Now that we have the stats on how many characters there are per year, people wanted to know how the stats on characters on air relate to death.
Pretty much everything looks like the top of the state of Virginia. That is, it’s a slow ramp up, a spike, and then an abrupt drop:
Just by looking at them side by side, you can see that there are more spikes with death per year than shows or characters on air. The latter two are clearly gradual climbs ending with a COVID related cliff. That’s why we have to also study the percentages as well as the raw numbers.
Thanks to that table, you can see that 2015 and 21016 are objectively the worst years for character death, even though there is only one character death difference between 2015 and 2017, but over a full percentage point difference. And similarly, 2017, 2018, and 2019 have the same number of dead characters, but the percentages are notably different.
Is it Growth?
To understand why the percentage of characters who died appears erratic, it helps to look at the overall growth in percentages instead of raw numbers.
of Dead Characters
Through this, we can see that while the death ‘growth’ was flat between 2017, 2018, and 2019, the nearly 9% drop of characters from 2018 to 2019 is the cause for the reverse in the percentages of dead characters in those years.
The Lexa Line
When I study these numbers, I consider 2016 to be the Lexa Line. That is, it’s the demarcation where everything did not so much change as became more clear. When you look at representation in shows-on-air per year, the growth surpassed the trend line in 2013 (the year before we began this site). When you look at representation in characters-on-air per year, the jump happens also near that time, with an astounding 39.76% growth in characters on air from 2013 to 2014, and then again with a 48.83% jump between 2014 and 2015.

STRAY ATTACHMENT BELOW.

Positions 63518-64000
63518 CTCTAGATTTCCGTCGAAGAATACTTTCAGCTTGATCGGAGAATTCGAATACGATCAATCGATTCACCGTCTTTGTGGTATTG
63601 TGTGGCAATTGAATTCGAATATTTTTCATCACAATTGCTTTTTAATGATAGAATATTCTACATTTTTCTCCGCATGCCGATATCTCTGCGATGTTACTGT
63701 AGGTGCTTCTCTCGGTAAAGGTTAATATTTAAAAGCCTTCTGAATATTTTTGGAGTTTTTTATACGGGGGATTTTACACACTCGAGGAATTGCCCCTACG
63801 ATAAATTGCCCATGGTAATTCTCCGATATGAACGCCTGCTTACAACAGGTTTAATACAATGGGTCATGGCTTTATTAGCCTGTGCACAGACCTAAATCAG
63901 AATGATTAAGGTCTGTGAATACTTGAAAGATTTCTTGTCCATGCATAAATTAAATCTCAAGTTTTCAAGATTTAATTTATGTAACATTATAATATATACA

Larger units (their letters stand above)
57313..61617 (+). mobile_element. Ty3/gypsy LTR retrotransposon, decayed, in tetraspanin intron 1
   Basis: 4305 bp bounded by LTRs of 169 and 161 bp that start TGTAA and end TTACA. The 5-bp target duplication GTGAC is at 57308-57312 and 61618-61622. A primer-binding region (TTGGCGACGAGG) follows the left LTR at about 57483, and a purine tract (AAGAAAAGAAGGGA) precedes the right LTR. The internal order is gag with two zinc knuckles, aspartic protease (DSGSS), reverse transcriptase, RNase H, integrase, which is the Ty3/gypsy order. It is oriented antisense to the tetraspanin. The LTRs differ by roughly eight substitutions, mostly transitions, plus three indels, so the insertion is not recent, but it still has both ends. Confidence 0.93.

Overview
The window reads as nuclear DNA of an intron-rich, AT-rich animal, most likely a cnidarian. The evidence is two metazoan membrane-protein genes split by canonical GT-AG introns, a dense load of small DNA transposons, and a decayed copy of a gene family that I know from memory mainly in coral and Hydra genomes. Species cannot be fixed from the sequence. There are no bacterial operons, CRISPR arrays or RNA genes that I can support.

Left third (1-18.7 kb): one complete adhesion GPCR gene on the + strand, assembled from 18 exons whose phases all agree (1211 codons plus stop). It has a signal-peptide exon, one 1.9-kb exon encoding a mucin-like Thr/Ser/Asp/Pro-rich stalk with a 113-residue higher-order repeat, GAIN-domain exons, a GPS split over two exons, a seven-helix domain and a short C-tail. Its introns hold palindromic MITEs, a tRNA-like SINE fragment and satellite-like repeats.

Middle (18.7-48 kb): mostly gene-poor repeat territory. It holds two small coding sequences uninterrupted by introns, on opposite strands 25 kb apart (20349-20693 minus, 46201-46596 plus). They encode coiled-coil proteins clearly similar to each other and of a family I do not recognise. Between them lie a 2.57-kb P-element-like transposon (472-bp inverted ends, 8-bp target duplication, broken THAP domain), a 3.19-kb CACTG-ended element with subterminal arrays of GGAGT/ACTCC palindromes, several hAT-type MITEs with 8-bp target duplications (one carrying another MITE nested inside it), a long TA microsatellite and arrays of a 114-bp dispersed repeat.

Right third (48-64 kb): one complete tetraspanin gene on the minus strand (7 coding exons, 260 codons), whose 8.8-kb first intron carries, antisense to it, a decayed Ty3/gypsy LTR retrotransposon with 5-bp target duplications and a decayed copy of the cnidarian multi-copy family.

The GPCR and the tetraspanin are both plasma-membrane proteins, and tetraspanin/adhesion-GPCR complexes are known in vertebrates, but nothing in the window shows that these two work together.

That means our peak growth occurred in 2015.
And the growth of death from 2014 to 2015? A mind boggling 77.27% change.
77% more characters died in 2015 than 2014.
We only saw a 49% increase in characters on air for that same period.
Character Death Rates are Unrelated
The conclusion here is a little strange.
The number of queer female, non-binary, and transgender characters who die on TV are not directly related to the number of those characters on-air in the same calendar year. There is, of course, a small relation. More characters means more death. But at the same time, there were spikes of death in 2004 and 2007 that only exist there, and not in shows or characters on air.
In other words, we cannot say that we only saw an uptick of character death in 2015 due to the higher number of characters.